The EESC backs the Commission's proposals to invest in sustainable, safe and smart mobility

The European Economic & Social Committee (EESC) president Luca Jahier and European Commissioner for Transport Violeta Bulc say they had a “fruitful” debate on mobility at the EESC plenary session on Thursday.

An adequate regulatory framework for a well-functioning Single European Transport Area, digitalisation in land transport technology, better interoperability between the various existing electronic road toll systems and investment in clean electricity were at the heart of the debate with EESC members.

The Third Mobility Package was published in May 2018 and finalises the Commission's ambitious agenda for the modernisation of mobility. 

The EESC will discuss and adopt its opinions on this subject at the October plenary session.

"The EESC carefully followed all the mobility packages and actively contributed to shaping the new policies," stated  Jahier. "We are happy to see that the Commission has taken action with the "Europe on the Move" initiatives for a fundamental modernisation of European mobility and transport. 

"We are joining forces to invest in sustainable, safe and smart mobility," he continued.

Bulc pointed out that the three mobility packages reflect the vision of the European Commission to focus on decarbonisation, digitalisation, investment and innovation. "Our objective is to have European mobility that is safe, secure, clean, inclusive and efficient," said  Bulc. "In particular, with the Third Mobility Package, our target is safe mobility with 0 fatalities, clean mobility with 0 pollution and autonomous mobility with 0 paper," she added.

Jahier expressed the EESC's overall support for the Third Mobility Package and made the following points:

  • A regulatory framework matching an ambitious Single European Transport Area

A well-functioning Single European Transport Area depends on an adequate regulatory framework. 

The EESC is of the opinion that the proposed legislative changes regarding access to the profession, market access and working conditions mostly fail to resolve the problems they address. Therefore it is vital and urgent to put forward new solutions.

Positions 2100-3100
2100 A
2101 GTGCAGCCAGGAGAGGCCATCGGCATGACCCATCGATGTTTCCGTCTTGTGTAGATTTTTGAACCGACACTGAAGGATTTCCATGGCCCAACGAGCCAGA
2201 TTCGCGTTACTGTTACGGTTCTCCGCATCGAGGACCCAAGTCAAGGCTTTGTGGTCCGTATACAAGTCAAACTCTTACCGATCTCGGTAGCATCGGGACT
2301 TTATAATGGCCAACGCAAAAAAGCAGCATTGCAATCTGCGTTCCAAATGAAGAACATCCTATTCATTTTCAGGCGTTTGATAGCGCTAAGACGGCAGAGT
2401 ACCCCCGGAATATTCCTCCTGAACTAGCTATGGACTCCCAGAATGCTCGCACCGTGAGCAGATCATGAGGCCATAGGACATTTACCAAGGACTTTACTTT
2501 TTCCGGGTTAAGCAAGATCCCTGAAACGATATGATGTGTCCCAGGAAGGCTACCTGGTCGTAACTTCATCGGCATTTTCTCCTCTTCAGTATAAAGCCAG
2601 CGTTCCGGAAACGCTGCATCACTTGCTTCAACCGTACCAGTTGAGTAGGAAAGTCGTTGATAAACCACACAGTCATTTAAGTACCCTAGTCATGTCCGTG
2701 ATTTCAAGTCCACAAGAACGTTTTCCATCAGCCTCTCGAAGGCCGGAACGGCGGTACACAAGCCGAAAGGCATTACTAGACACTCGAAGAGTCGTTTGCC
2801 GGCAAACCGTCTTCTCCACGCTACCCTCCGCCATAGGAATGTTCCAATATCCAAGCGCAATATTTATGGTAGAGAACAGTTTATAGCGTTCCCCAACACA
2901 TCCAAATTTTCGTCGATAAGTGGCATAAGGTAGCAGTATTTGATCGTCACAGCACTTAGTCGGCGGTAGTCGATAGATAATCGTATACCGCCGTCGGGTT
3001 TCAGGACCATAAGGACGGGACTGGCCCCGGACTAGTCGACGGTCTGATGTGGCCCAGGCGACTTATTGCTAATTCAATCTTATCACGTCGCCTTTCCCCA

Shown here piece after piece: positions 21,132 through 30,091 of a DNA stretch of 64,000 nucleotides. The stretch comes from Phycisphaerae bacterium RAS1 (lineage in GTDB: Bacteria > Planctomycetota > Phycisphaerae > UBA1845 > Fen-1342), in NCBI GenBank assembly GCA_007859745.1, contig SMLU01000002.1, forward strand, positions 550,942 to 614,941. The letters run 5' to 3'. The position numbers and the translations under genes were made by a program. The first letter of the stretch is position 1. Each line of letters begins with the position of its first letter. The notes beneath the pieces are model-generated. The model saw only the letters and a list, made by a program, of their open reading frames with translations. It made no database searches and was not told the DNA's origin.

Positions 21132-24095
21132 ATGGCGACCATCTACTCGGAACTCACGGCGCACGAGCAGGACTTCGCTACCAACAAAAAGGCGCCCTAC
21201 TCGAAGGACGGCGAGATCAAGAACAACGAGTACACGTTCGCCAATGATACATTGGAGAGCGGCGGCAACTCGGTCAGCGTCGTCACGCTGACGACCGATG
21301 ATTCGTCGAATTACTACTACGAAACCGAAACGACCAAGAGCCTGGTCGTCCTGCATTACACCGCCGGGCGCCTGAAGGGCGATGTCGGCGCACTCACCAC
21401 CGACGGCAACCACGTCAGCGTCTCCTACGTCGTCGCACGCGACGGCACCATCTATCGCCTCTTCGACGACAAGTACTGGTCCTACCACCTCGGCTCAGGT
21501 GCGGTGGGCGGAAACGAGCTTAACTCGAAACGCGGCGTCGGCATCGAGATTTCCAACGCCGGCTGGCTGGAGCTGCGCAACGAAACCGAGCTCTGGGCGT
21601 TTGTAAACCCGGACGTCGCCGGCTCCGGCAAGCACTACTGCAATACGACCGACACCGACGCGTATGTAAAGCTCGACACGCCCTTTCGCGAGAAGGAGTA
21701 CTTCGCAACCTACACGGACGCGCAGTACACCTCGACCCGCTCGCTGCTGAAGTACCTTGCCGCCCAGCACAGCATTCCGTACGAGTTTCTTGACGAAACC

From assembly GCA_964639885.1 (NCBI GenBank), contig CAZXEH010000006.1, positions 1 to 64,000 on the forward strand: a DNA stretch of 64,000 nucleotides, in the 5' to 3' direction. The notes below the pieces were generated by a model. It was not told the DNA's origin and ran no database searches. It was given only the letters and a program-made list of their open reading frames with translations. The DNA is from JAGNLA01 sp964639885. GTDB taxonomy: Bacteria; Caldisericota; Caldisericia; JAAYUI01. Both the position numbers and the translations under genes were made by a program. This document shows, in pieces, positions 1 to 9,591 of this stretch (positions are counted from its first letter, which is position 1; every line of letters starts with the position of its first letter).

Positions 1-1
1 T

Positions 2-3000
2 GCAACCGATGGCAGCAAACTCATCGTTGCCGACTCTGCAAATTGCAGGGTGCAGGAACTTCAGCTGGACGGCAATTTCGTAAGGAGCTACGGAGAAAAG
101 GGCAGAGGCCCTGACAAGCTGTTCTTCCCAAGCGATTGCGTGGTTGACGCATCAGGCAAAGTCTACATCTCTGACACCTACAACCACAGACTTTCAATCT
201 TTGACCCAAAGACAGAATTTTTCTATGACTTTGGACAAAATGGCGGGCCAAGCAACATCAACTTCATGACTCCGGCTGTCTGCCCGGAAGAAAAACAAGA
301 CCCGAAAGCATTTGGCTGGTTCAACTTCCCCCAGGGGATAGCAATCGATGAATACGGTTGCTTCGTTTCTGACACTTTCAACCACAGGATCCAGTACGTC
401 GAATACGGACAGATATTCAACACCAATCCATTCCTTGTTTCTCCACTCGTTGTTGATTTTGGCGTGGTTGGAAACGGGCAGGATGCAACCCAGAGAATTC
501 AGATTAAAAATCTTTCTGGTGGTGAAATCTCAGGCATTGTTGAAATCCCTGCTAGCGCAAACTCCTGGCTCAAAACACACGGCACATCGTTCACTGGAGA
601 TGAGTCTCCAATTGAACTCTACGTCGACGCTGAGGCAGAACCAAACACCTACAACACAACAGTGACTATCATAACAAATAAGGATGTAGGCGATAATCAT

• Land transport technology

Land transport technology will most likely be revolutionised by digitalisation and automation. This new technology has the capacity to both improve transport market efficiency but also to provide analytical data to assist in the enforcement of existing legislation and the protection of human and social rights. The EESC thus encourages the Commission to pursue the "Vision Zero by 2050" project further.

  • Improving interoperability between EU electronic road toll systems

Likewise, the EESC strongly supports the Commission's proposal to overcome the poor interoperability between the various existing electronic road toll systems in Member States.

  • Focusing on producing clean electricity

The EESC also emphasises that the production of clean electricity is indispensable for the successful introduction of electric vehicles.

 Jahier also mentioned the revised regulation on the Connecting Europe Facility for the 2021-2027 period. 

In its opinion, adopted at the plenary session on 19 September 2018, the EESC stresses that this proposal has a strategic importance and calls for a stronger budget post-2020, encourages further synergies between the transport, energy and digital network sectors, and urges the Commission to maintain the commitment to spending most of the energy budget on electricity projects. 

The current planned budget for transport, as proposed by the Commission, is EUR 30,615 million.

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Martin Banks

Martin Banks

Martin Banks is a highly qualified journalist with many years experience of working within the EU institutions. He is an occasional, and highly valued, contributor to EU today, writing on a wide variety of issues.

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